The threat Herring depicted so powerfully in his sermons and speeches was real enough in the autumn of 1745, but ultimately never materialised in York itself. The Jacobite army passed through north-western England, and York was never directly threatened. Despite the reputation of the North of England as a stronghold of Jacobitism, York had little history of active support for the Jacobite cause. The 1715 rising had had little effect on the city, and other than the slightly more pronounced enforcement of the Oaths Act of 1707, which had the effect of excluding Catholics from most official positions, Catholics in the city were little troubled in the years that followed. Herring, like many Anglican clergymen of the period, was tolerant of Catholics, and it is notable that his public statements focus rather on the need for obedience to authority than on narrowly anti-Catholic sentiment. His use of more fiery language on occasion reflects his desire to rally the city in the face of the initial panic that the early Jacobite successes caused.

As in 1715, so in 1745: during Bonnie Prince Charlie’s rising the Jacobites received no direct support from York. It seems that by 1745, active Jacobitism in York had dwindled to a purely sentimental attachment to the idea of a Stuart restoration. The Fairfax family is a prime example of this fervour dwindling into sentiment; as confirmed Catholics and one time suspected Jacobites their house was searched in October 1745, but nothing was found. Viscount Fairfax was said to be a model citizen, belonging to a circle of Catholics who were intent on supporting the Protestant monarchy by practising their religion quietly and discreetly as a purely private matter. Indeed, the lack of tension between the Fairfaxes and York’s Protestant and Hanoverian establishment is indicated by the fact that it was Archbishop Herring who warned the Viscount that his property was going to be searched, and who wrote in defence of his Catholic friend when local clergy tried to make trouble for him.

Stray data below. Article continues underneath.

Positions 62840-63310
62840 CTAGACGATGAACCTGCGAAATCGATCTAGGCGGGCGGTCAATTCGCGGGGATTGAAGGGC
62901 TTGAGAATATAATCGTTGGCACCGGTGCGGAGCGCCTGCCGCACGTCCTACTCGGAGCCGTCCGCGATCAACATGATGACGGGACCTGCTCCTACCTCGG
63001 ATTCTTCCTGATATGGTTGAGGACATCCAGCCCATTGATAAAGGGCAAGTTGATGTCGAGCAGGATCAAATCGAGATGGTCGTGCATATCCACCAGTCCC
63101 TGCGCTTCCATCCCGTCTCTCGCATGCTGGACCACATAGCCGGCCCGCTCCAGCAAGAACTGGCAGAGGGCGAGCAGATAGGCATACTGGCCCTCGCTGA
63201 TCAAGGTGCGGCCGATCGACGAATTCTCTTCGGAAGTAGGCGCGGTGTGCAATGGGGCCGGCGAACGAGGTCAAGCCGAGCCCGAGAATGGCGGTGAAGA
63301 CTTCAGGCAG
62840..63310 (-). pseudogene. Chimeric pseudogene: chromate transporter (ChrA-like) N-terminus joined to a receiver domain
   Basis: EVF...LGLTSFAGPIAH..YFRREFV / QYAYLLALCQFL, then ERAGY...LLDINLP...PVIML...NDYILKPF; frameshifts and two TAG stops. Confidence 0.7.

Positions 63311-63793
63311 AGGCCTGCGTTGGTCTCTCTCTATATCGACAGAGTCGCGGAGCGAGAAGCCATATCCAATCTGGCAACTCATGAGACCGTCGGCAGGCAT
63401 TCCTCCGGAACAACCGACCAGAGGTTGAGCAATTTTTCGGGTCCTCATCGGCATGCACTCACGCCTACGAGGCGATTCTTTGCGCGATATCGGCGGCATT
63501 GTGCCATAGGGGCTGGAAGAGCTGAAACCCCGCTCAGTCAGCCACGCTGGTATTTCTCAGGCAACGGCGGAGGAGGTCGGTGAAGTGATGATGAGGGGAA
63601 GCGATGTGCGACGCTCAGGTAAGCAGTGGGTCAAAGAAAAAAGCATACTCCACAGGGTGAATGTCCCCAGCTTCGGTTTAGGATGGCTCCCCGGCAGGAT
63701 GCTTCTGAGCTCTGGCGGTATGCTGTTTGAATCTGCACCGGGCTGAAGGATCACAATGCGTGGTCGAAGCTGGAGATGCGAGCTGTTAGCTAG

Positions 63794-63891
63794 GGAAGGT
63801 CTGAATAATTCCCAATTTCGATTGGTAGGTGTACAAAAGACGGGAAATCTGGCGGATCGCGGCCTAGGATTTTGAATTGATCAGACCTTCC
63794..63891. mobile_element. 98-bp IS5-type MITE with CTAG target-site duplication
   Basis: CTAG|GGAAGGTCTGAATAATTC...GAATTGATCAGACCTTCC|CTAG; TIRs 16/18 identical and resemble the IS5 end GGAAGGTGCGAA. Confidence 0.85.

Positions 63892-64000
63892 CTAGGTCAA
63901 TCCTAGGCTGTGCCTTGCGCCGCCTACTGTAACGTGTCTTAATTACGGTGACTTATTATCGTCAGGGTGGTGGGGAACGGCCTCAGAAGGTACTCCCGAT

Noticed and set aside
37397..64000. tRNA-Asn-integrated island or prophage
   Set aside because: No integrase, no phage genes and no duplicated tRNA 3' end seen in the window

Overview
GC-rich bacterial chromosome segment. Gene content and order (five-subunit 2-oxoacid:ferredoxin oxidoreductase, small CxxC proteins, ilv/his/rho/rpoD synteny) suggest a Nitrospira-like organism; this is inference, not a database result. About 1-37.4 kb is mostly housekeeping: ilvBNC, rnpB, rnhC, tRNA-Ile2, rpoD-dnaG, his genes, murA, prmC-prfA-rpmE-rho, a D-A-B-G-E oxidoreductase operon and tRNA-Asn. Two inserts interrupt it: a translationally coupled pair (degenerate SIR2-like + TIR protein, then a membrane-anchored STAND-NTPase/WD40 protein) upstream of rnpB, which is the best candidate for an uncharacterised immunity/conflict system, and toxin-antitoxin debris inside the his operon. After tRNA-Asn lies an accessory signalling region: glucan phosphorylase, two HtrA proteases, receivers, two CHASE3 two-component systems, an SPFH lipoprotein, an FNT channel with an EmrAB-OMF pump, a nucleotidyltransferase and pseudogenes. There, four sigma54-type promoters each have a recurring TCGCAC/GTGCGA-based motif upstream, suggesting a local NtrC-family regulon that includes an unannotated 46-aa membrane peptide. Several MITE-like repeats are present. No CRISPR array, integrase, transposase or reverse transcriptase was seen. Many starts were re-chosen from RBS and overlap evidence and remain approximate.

Fortifying York

When the 1745 rising broke out in Scotland it was immediately feared that York, for so long distrustful of the Scots and a target of invasion and attack from the north, would be directly threatened. The Lord Mayor of York warned on 28 September 1745 that York was ‘not tenable even against a small force’, and steps were rapidly taken to improve the city’s defences. The walls and bars were inspected and repaired, masonry was renewed, defensive ditches enlarged, and gates replaced and strengthened: city accounts show that £3 9s 0d was spent on Bootham Bar, £4 12s 0d on Castlegate Postern, and £5 15s 6d on North Street Postern, and large quantities of stone were made available for repairs and improvements. Soldiers were also evident in the city during the dangerous months of the rising. In addition to the locally raised volunteers, regular army regiments regularly passed through York and were sometimes based in the city for weeks or months.

By its response to the Jacobite Rising of 1745 York showed itself to be largely loyal to the crown and prepared to take measures to resist the ‘rebels’. When Archbishop Herring urged his fellow citizens of York to stand up against Jacobitism he was addressing a loyal city, united against an external threat.

Source: In the Name of the Rose: The Jacobite Rebellions, Symbolism and Allegiance (Fairfax House, 2013)